A significant issue in Latin America is how to re-evaluate products that were previously approved but no longer fit the current criteria for a biosimilar. As mentioned above, intended copies of biologicals have been used in Latin American countries for many years and in general there were no criteria for the establishment of similarity between these products and their reference products. In 2002, Brazil began requiring more robust clinical studies in order for a product to be renewed as a biological product. Today, no country in Latin America requires a previously approved intended copy of biological drug to meet all the requirements now in effect to be considered a biosimilar as proposed by the WHO guidelines.
Two other important challenges remain. One is to improve the active pharmacovigilance system for biosimilars in a region where few adverse effects from any drugs are reported. The other challenge is that despite having comprehensive regulations for the approval of biosimilars, the region needs to develop the necessary infrastructure to evaluate the analytical and clinical information required for approval.
Because biologicals consume a substantial proportion of national healthcare budgets, the financial pressure to adopt biosimilars in each country is high, although each country varies in its propensity to increase access to biosimilars. The intent to promote the local manufacture of biosimilars should not distort the goal of assuring the safety and efficacy of these drugs.
In Mexico, until recently, criteria for the approval of an intended copy of biological drug was the same as for generics, meaning that preclinical and clinical data were not required. That is why in 2011 there were 23 intended copy biological drugs registered in Mexico as generics and more than 100 million doses of treatments using these drugs have been sold from 1993 to 2012. Unfortunately, due to the lack of pharmacovigilance, it has not been possible to establish the risk of using these inadequately evaluated drugs . However, according to new criteria approved in Mexico in 2011, previously licensed drugs must be renewed every five years, and therefore these intended copy biological drugs will have to demonstrate true biosimilarity with physico-chemical, preclinical and clinical studies as well as pharmacovigilance, including detection of immunogenicity. At this time, Mexico has not approved a biosimilar but these intended copy biological drugs have to demonstrate true biosimilarity with physico-chemical, preclinical and clinical studies as well as pharmacovigilance, including detection of immunogenicity. However, several products are currently under evaluation at various steps of the process, and it is expected that at least one of them will be approved this year.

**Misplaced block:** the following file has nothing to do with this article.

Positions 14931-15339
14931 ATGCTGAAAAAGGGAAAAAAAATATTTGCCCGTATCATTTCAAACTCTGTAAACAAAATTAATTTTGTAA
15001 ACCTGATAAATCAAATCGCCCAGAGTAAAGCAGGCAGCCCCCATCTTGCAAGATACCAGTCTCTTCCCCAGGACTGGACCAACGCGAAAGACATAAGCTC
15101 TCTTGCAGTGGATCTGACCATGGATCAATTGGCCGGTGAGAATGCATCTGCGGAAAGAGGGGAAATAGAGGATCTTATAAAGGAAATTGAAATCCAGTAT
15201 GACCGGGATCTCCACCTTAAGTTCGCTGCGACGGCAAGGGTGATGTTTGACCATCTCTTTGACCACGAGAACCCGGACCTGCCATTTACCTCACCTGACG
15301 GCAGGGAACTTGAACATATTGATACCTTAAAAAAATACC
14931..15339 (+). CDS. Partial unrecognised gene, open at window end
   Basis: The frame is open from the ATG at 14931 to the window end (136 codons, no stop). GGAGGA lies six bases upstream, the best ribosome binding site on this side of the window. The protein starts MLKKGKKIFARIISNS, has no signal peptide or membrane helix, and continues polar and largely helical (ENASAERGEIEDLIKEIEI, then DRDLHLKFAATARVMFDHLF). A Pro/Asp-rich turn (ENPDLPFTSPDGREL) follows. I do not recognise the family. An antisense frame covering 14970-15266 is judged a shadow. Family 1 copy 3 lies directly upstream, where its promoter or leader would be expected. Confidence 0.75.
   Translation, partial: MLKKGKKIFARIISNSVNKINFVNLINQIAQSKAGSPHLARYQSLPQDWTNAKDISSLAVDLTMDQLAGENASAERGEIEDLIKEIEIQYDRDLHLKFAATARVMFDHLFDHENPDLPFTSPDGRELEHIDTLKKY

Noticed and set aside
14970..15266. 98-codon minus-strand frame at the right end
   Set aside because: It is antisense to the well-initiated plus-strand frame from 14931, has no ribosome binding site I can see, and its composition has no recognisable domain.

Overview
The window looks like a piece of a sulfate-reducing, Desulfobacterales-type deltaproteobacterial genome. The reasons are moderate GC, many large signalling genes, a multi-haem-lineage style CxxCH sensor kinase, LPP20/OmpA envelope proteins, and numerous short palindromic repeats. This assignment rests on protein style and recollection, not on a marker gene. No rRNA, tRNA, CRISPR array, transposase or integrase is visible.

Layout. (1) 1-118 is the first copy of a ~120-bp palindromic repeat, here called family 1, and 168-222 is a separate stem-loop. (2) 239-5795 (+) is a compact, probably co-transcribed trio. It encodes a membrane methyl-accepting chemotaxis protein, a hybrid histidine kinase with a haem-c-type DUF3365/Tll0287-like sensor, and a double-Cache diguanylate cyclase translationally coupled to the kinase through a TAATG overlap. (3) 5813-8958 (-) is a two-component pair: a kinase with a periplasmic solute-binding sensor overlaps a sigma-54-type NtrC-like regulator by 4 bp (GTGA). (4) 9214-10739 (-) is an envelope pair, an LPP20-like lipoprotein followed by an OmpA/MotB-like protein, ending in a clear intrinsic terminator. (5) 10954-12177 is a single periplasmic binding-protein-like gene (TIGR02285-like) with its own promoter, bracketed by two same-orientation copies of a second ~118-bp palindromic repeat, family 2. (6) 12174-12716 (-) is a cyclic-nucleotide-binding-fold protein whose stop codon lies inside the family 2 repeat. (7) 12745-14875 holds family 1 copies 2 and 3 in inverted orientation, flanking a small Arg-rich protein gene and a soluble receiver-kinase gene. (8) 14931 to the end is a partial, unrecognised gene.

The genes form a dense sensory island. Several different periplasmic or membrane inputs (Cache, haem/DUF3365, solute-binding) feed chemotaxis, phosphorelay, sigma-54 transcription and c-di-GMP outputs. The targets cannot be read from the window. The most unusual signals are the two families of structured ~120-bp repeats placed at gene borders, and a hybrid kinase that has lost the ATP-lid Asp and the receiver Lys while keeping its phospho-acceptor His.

In Brazil, two pathways for the approval of biosimilars have emerged: a ‘comparability’ pathway and an ‘individual development’ pathway. The comparative pathway is almost identical to the WHO guidelines on evaluation of Similar Biotherapeutic Products (SBP) . In the ‘individual development’ pathway, quality issues and clinical study requirements are reduced relative to the comparative pathway, but an extrapolation of indications, one important and controversial point regarding biosimilars, is not permitted. The comparability pathway is more rigorous and requires comparative phase I and phase III trials to the reference biotherapeutic product (RBP) and will allow extrapolation into other indications [28, 29]. Copy products that are licensed using the comparability pathway are considered biosimilars. With government support and local production capabilities, the future commercial outlook of biosimilars in Brazil seems very promising. Under the new product development partnerships (PDPs) framework, local companies have made partnerships with international companies with expertise in producing both new biological products and biological products, see ‘Glossary of Terms’ below. The resulting products have a shorter timeline to approval and they also have a five-year exclusivity to sell their product to the Brazilian Government.